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Economic Geography Of The U.S. Wine Industry


  • Canning, Patrick N.
  • Perez, Agnes C.


This study examines wine trade in the United States to assess the impact of higher energy costs on the average distance of world and U.S. regional wine shipments, or wine miles, to U.S. markets. To examine this issue we calibrate a spatial equilibrium model of the U.S. wine industry. The model accounts for (i) consumer preferences for variety, (ii) monopolistic-competition/increasing-returns in the production of differentiated wine products, and (iii) transportation costs. Wine production areas are grouped into nine U.S. and seven world producing regions. U.S. markets are grouped into the 50 States plus the District of Columbia. Results indicate that U.S. consumers are willing to pay substantial transportation costs in order to consume a wide variety of wines from premier U.S. and world wine growing regions. As increasing energy costs drive up the price of freight services, wine mile impacts are limited by the degree of regional product differentiation in U.S. and world producing regions.

Suggested Citation

  • Canning, Patrick N. & Perez, Agnes C., 2008. "Economic Geography Of The U.S. Wine Industry," Working Papers 43891, American Association of Wine Economists.
  • Handle: RePEc:ags:aawewp:43891

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    References listed on IDEAS

    1. Krugman, Paul, 1991. "Increasing Returns and Economic Geography," Journal of Political Economy, University of Chicago Press, vol. 99(3), pages 483-499, June.
    2. Hummels, D. & Levinsohn, J., 1993. "Product Differentiation as a Source of Comparative Advantage?," Working Papers 324, Research Seminar in International Economics, University of Michigan.
    3. repec:fth:michin:324 is not listed on IDEAS
    4. Patrick Canning & Zhi Wang, 2005. "A Flexible Mathematical Programming Model to Estimate Interregional Input-Output Accounts," Journal of Regional Science, Wiley Blackwell, vol. 45(3), pages 539-563.
    5. Dixit, Avinash K & Stiglitz, Joseph E, 1977. "Monopolistic Competition and Optimum Product Diversity," American Economic Review, American Economic Association, vol. 67(3), pages 297-308, June.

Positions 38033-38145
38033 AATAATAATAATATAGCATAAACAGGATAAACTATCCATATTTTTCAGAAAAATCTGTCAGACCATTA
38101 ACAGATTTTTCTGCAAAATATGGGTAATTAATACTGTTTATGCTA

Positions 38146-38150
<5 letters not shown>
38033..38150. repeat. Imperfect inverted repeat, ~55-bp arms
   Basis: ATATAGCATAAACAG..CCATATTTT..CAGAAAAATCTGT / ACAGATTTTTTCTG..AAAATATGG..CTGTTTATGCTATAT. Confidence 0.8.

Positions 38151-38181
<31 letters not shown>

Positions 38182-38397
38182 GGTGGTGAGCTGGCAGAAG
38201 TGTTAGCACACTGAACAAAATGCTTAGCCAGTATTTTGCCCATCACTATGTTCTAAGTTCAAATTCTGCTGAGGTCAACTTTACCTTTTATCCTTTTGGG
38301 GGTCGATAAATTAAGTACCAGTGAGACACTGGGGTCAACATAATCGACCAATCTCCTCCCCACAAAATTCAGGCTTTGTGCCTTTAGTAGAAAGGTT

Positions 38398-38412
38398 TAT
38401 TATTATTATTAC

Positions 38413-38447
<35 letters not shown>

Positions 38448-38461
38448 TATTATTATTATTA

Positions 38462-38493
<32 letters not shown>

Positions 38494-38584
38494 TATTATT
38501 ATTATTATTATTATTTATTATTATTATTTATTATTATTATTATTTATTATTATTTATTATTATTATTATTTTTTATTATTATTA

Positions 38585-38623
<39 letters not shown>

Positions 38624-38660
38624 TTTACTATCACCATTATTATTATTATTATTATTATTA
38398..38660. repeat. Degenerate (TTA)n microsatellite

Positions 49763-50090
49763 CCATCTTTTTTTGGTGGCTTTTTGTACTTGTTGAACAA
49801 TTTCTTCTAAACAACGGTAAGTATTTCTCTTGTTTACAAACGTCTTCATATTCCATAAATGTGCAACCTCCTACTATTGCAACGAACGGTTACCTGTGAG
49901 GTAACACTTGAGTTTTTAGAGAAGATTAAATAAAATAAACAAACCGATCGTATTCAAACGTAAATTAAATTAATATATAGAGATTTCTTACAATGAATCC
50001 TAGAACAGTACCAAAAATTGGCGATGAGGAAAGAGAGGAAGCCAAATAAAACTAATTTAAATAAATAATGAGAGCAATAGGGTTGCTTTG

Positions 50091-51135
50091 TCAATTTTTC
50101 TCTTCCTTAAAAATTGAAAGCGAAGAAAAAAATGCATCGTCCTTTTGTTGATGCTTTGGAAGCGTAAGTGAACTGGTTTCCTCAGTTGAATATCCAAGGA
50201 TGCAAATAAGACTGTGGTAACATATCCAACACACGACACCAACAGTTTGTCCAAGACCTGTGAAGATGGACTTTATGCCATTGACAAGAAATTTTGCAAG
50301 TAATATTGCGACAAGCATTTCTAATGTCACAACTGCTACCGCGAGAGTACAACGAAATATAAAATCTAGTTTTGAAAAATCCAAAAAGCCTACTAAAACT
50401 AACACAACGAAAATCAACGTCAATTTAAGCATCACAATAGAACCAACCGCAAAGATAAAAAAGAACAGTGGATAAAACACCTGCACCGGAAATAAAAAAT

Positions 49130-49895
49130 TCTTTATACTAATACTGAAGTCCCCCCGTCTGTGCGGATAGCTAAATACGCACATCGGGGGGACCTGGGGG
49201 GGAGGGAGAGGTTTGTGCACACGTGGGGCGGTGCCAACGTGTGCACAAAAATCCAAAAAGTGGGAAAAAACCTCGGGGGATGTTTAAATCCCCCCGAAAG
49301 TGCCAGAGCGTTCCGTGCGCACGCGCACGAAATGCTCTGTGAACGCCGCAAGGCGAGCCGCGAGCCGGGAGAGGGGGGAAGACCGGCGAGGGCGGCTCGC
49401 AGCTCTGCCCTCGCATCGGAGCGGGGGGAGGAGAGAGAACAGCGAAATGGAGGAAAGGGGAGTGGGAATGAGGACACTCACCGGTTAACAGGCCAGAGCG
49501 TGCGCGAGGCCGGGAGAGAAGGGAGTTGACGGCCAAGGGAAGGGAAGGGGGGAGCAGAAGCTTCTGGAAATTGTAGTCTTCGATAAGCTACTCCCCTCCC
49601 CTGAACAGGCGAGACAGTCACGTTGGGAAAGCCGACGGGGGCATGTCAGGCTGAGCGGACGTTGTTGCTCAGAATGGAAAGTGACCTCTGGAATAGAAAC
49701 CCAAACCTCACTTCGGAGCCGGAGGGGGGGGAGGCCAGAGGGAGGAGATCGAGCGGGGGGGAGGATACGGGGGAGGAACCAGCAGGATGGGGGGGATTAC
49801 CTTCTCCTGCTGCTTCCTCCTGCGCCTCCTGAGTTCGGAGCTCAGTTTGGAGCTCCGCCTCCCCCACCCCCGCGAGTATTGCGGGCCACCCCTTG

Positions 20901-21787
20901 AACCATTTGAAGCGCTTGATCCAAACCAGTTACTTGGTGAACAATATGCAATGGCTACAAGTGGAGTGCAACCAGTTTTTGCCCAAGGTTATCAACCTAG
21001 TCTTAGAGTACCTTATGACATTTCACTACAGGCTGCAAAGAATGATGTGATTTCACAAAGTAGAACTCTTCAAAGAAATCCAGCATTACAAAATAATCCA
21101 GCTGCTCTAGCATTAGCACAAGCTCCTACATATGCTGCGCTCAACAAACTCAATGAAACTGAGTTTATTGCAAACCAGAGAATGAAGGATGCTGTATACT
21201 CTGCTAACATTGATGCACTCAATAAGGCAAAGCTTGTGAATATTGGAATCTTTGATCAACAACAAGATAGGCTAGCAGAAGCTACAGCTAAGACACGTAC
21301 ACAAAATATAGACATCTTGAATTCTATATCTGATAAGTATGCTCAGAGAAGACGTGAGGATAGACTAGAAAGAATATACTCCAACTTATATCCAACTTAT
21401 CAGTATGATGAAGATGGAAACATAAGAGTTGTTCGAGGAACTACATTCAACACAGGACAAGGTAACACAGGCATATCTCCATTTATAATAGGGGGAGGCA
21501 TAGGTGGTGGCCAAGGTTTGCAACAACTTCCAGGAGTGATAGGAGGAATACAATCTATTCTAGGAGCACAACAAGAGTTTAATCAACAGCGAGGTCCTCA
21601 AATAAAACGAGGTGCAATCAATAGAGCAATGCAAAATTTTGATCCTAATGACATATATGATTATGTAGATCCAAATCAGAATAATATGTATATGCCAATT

6. Paul Krugman, 1998. "Space: The Final Frontier," Journal of Economic Perspectives, American Economic Association, vol. 12(2), pages 161-174, Spring.
    7. Stigler, George J & Becker, Gary S, 1977. "De Gustibus Non Est Disputandum," American Economic Review, American Economic Association, vol. 67(2), pages 76-90, March.
    8. Anderson, James E, 1979. "A Theoretical Foundation for the Gravity Equation," American Economic Review, American Economic Association, vol. 69(1), pages 106-116, March.
    9. Lindall, Scott A. & Olson, Douglas C. & Alward, Gregory S., 2006. "Deriving Multi-Regional Models Using the IMPLAN National Trade Flows Model," Journal of Regional Analysis and Policy, Mid-Continent Regional Science Association, vol. 36(1).
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    Cited by:

    1. Lucia Baldi & Massimo Peri & Daniela Vandone, 2013. "Investing in the wine market: a country-level threshold cointegration approach," Quantitative Finance, Taylor & Francis Journals, vol. 13(4), pages 493-503, March.
    2. Roberta Sardone & Valentina Cardinale & Crescenzo Dell’aquila & Paola Doria & Roberto Solazzo & Alfredo Manuel De Jesus Oliveira Coelho & Etienne Montaigne & Vasco Boatto & Andrea Dal Bianco & Luigi G, 2012. "The liberalisation of planting rights in the EU wine sector," Working Papers hal-01499067, HAL.
    3. Woods, Timothy A. & Deng, Xueting & Nogueira, Lia & Yang, Shang-Ho, 2015. "Local Wine Expenditure Determinants in the Northern Appalachian States," Journal of Food Distribution Research, Food Distribution Research Society, vol. 46(2), July.

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    Demand and Price Analysis; Environmental Economics and Policy; Resource /Energy Economics and Policy;

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